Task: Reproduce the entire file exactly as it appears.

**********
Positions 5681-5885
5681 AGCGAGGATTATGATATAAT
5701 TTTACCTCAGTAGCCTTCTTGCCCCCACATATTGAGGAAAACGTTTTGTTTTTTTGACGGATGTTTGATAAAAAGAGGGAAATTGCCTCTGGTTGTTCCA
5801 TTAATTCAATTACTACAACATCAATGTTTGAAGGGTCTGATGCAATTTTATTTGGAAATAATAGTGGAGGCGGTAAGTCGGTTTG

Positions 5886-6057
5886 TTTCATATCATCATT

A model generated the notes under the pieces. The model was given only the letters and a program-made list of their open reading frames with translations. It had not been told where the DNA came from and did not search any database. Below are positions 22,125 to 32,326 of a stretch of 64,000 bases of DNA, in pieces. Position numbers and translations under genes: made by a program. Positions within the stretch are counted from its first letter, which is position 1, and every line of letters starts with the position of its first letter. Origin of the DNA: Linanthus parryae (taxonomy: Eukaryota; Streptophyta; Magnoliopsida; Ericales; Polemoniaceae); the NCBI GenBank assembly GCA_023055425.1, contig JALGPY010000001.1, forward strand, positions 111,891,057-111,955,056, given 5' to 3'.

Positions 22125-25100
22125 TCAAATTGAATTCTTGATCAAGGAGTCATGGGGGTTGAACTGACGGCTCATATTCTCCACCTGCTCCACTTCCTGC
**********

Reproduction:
Positions 5681-5885
5681 AGCGAGGATTATGATATAAT
5701 TTTACCTCAGTAGCCTTCTTGCCCCCACATATTGAGGAAAACGTTTTGTTTTTTTGACGGATGTTTGATAAAAAGAGGGAAATTGCCTCTGGTTGTTCCA
5801 TTAATTCAATTACTACAACATCAATGTTTGAAGGGTCTGATGCAATTTTATTTGGAAATAATAGTGGAGGCGGTAAGTCGGTTTG

Positions 5886-6057
5886 TTTCATATCATCATT

A model generated the notes under the pieces. The model was given only the letters and a program-made list of their open reading frames with translations. It had not been told where the DNA came from and did not search any database. Below are positions 22,125 to 32,326 of a stretch of 64,000 bases of DNA, in pieces. Position numbers and translations under genes: made by a program. Positions within the stretch are counted from its first letter, which is position 1, and every line of letters starts with the position of its first letter. Origin of the DNA: Linanthus parryae (taxonomy: Eukaryota; Streptophyta; Magnoliopsida; Ericales; Polemoniaceae); the NCBI GenBank assembly GCA_023055425.1, contig JALGPY010000001.1, forward strand, positions 111,891,057-111,955,056, given 5' to 3'.

Positions 22125-25100
22125 TCAAATTGAATTCTTGATCAAGGAGTCATGGGGGTTGAACTGACGGCTCATATTCTCCACCTGCTCCACTTCCTGC